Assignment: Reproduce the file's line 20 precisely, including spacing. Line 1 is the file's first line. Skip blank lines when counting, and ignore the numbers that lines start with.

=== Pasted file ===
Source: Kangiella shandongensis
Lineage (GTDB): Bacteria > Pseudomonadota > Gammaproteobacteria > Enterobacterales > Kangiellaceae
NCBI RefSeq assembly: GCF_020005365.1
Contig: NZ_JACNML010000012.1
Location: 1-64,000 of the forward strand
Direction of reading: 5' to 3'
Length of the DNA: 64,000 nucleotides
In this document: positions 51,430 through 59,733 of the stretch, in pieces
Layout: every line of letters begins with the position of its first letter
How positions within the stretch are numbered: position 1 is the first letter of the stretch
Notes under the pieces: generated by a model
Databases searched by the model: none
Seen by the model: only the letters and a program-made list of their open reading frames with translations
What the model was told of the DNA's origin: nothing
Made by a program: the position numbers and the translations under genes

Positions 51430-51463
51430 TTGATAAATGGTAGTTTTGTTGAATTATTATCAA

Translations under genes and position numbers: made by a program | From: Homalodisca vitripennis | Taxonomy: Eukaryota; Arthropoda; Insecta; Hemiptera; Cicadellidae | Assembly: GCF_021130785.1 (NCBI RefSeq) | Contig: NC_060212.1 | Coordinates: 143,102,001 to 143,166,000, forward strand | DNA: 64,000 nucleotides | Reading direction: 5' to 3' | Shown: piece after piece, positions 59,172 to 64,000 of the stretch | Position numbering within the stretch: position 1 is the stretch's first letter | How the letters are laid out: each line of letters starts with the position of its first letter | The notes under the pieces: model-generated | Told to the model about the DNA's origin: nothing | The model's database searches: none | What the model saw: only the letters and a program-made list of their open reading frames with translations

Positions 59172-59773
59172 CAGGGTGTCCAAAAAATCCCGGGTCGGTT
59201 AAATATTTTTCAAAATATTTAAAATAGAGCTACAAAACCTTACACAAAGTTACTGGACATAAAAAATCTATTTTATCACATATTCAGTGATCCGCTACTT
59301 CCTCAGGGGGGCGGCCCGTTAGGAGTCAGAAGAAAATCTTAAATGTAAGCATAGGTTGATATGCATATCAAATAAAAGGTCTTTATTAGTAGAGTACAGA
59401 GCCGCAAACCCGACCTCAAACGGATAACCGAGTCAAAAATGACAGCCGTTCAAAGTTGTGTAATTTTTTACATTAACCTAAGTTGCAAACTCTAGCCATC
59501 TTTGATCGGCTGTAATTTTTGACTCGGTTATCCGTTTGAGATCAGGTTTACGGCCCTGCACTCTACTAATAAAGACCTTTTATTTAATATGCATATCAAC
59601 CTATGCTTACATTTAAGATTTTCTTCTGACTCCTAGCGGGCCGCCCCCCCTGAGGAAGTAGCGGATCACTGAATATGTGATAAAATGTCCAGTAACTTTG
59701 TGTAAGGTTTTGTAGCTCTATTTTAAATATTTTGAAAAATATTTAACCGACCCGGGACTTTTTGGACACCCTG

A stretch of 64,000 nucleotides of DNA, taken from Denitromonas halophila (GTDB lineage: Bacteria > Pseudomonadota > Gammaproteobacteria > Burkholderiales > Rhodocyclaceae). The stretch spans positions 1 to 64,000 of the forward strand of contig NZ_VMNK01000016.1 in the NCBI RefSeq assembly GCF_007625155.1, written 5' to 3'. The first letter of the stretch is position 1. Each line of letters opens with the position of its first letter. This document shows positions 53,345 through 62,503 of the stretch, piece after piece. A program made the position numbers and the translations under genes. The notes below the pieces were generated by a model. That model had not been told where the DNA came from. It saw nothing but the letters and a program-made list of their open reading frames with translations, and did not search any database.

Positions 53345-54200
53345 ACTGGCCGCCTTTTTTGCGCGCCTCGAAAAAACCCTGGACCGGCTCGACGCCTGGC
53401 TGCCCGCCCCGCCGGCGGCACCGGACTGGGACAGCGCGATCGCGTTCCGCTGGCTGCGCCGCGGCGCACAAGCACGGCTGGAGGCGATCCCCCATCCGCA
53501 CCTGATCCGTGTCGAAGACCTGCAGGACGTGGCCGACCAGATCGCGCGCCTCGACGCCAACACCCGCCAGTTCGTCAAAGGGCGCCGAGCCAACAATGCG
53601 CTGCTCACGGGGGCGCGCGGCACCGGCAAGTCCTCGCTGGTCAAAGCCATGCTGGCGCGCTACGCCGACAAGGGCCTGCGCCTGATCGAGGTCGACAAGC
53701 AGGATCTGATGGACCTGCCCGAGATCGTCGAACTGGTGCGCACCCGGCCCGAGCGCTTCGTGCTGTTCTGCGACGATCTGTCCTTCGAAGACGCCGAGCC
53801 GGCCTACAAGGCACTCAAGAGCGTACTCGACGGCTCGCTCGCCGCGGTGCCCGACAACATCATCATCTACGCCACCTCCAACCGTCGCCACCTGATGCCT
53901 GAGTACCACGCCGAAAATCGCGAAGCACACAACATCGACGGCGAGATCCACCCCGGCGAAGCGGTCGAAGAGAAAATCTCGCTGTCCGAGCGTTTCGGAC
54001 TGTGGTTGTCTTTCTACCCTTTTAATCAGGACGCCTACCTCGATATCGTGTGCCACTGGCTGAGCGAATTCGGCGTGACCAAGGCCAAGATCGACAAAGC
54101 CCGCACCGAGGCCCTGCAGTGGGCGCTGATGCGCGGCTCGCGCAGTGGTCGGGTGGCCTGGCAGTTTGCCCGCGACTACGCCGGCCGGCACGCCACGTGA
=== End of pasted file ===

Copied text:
59172 CAGGGTGTCCAAAAAATCCCGGGTCGGTT